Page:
The Life Stories of Undistinguished Americans, as Told by Themselves

Hamilton Holt, Other Routledge $0 (228p) ISBN 978-0-415-90183-3
Journalist Holt (1872-1951) invented a term for the brief turn-of-the-century oral histories in this volume: ``lifelets.'' Originally published in his progressive magazine, The Independent , and first collected in book form in 1906, the 20 profiles range from that of a Swedish farmer who prospers in Minnesota and notes that ``one thing I like about this country is that you do not have to be always taking off your hat to people,'' to that of an embittered woman who finds that ``everything is forgiven in the South but color.'' The so-called undistinguished Americans generally speak in their own words; at times their writing is rough-hewn, even mundane, but informed with the rousing emotions of immigrants trying to succeed in a new land, of native-born Americans struggling against the prejudices of their fellow countrymen. The book recreates a bygone era by serving up the stuff of day-to-day life: a detailed weekly budget of $3.92 for two young girls; the humiliation of a Japanese who can't peel potatoes fast enough to please a cook; the whipping of a Hungarian who has been coerced into laboring at an oppressive lumber camp. (Mar.)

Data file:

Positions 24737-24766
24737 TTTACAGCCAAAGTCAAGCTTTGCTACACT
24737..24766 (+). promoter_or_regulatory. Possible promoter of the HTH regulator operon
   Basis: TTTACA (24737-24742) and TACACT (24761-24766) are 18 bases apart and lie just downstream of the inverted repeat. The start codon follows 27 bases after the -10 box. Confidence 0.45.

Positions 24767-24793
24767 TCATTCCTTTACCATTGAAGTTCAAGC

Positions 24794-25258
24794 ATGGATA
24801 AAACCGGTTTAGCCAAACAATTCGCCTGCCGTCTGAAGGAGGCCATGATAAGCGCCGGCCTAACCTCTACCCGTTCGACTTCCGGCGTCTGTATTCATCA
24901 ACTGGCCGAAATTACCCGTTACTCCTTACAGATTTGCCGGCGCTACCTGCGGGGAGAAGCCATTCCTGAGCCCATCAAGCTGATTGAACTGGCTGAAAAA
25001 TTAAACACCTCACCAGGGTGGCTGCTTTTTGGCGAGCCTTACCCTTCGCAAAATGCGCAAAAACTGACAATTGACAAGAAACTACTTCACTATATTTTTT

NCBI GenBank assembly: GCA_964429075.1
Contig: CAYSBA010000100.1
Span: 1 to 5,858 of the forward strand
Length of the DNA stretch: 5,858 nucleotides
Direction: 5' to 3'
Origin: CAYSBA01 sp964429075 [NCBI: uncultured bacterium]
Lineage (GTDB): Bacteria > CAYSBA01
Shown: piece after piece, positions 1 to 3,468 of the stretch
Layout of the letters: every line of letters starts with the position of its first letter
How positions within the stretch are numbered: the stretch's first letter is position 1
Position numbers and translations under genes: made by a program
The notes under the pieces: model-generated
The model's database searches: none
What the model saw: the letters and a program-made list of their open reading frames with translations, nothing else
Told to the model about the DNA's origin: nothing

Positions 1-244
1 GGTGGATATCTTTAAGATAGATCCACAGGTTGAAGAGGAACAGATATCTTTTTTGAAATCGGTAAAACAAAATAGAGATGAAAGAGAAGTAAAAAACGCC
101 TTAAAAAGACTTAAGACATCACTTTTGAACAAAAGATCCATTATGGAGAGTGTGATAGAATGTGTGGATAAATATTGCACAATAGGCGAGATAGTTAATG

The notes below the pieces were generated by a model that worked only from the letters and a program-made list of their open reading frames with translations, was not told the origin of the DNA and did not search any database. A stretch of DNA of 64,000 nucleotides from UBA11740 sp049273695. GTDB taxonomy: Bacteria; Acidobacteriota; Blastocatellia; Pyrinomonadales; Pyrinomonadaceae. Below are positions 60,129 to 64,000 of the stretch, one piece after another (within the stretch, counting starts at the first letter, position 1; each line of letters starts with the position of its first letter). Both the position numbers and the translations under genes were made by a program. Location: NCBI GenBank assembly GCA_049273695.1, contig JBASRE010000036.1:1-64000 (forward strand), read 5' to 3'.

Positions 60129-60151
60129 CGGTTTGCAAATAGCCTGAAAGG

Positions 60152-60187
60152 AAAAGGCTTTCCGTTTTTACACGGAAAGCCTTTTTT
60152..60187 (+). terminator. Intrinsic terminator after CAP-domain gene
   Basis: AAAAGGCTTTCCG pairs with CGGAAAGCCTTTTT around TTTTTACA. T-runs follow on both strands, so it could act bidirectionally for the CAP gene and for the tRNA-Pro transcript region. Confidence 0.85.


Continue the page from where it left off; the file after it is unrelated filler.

Reviewed on: 01/01/1990
Release date: 01/01/1990
Paperback - 144 pages - 978-0-415-90184-0
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